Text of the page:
Squidgy chocolate sandwich cake

Low sugar chocolate sandwich cake

  • Rating: 4 out of 5.3 ratings
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  • Preparation and cooking time
    • Prep:
    • Cook: -
  • Easy
  • Cuts into 12

Moist and squidgy, who would believe that this gorgeous chocolate cake is just 2g of sugar per slice? The creamy chocolate topping is also low in sugar but high in deliciousness

  • Freezable (sponges only)
Nutrition: per slice


For the cake

For the chocolate cream


  • STEP 1

    Heat oven to 160C/140C/gas 3 and grease then line the base of two x 20cm sandwich tins with baking parchment. To start making the chocolate cream stir the yogurt with the cocoa and xylitol until completely blended then set aside while you make the cake. This helps to dissolve the xylitol granules.

  • STEP 2

    To make the cake, first blitz the beetroot in a food processor until it resembles a thick puree. Tip in the cocoa, flours, ground almonds, xylitol, baking powder and soda and pulse briefly to mix the ingredients together.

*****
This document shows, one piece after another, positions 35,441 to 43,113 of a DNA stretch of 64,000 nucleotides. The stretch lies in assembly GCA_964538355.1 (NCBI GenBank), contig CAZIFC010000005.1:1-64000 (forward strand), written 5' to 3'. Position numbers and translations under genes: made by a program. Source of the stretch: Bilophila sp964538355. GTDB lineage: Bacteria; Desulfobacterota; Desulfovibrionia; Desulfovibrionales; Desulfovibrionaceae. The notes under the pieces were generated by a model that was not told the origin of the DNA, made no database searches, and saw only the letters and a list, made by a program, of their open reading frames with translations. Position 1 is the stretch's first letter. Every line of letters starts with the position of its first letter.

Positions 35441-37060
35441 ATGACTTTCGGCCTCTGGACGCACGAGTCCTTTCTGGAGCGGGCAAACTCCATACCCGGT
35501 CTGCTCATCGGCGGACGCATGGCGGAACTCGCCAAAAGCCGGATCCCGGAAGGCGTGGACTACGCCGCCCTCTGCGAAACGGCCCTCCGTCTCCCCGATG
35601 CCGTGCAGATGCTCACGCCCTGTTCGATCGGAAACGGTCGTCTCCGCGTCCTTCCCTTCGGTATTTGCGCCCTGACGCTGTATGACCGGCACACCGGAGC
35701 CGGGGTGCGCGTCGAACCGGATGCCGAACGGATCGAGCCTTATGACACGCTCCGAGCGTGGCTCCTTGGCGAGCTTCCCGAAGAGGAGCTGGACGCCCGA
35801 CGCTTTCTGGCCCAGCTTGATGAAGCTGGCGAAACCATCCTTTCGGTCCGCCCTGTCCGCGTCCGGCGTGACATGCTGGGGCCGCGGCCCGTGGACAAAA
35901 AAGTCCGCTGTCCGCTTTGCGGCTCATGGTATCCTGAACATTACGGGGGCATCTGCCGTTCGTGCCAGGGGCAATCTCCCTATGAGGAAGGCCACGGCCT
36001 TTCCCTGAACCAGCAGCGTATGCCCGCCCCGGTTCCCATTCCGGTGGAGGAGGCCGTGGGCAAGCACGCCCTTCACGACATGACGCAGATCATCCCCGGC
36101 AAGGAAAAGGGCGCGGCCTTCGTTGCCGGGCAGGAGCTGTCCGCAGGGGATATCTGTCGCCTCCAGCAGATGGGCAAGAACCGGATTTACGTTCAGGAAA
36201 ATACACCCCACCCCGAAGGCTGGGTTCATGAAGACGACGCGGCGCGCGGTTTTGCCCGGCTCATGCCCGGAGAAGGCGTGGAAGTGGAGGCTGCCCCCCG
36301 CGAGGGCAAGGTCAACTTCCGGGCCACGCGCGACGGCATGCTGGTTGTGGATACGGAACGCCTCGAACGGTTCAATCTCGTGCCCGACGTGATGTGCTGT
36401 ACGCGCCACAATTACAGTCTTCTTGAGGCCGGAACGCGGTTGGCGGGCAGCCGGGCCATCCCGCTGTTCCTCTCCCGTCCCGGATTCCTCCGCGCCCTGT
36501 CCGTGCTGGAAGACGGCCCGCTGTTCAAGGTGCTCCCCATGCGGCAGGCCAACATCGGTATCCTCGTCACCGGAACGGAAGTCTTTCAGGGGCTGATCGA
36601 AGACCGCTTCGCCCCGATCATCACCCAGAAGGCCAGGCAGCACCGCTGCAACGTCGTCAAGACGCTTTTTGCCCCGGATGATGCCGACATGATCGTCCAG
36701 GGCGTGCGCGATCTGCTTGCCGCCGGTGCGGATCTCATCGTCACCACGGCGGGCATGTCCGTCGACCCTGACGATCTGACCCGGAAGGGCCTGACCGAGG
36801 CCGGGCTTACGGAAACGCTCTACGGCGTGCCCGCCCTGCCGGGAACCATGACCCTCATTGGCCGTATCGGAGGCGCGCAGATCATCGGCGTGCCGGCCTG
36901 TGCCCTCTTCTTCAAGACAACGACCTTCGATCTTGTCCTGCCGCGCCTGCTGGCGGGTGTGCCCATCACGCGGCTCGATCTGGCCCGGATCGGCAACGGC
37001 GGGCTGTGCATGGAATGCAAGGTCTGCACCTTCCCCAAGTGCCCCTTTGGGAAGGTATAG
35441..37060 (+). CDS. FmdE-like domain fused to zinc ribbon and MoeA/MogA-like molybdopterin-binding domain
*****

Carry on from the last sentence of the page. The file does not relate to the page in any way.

• STEP 3

    Now add the eggs, the 150ml rapeseed oil, vanilla extract and milk, and blitz again to make a smooth liquid batter.

  • STEP 4

    Divide the mixture evenly between the tins working quickly, as the baking powder activates once in contact with the liquid ingredients, then bake for 25-30 mins until a skewer poked into the middle of the cake comes out clean. Cool for few mins then remove from the tins and finish cooling on a wire rack. Once cold, carefully strip off the lining paper.

  • STEP 5

    To finish the chocolate cream, whip the double cream until it holds its shape. Stir the cocoa mixture then fold in all but 2 tsp. Spread a third on top of one of the cold sponge cakes, top with the remaining sponge and spread with the rest of the chocolate cream to create a swirly finish. Dot over the reserved cocoa mixture and gently feather in with the end of a teaspoon. The cake will keep in the fridge for a couple of days, but return to room temperature before eating for the best taste and texture.


Despite its rather synthetic-sounding name xylitol is derived from woody plant fibres found in nature like sweetcorn husks and birch trees. It’s granular texture looks like sugar and has the same sweetness, making it a perfect substitute, with the benefit of 40 per cent fewer calories and a lower GI. It also helps to protect teeth from decay. You can buy xylitol from health food stores and under brand names such as Total Sweet from the supermarket.

Goes well with

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    Rating: 4 out of 5.3 ratings
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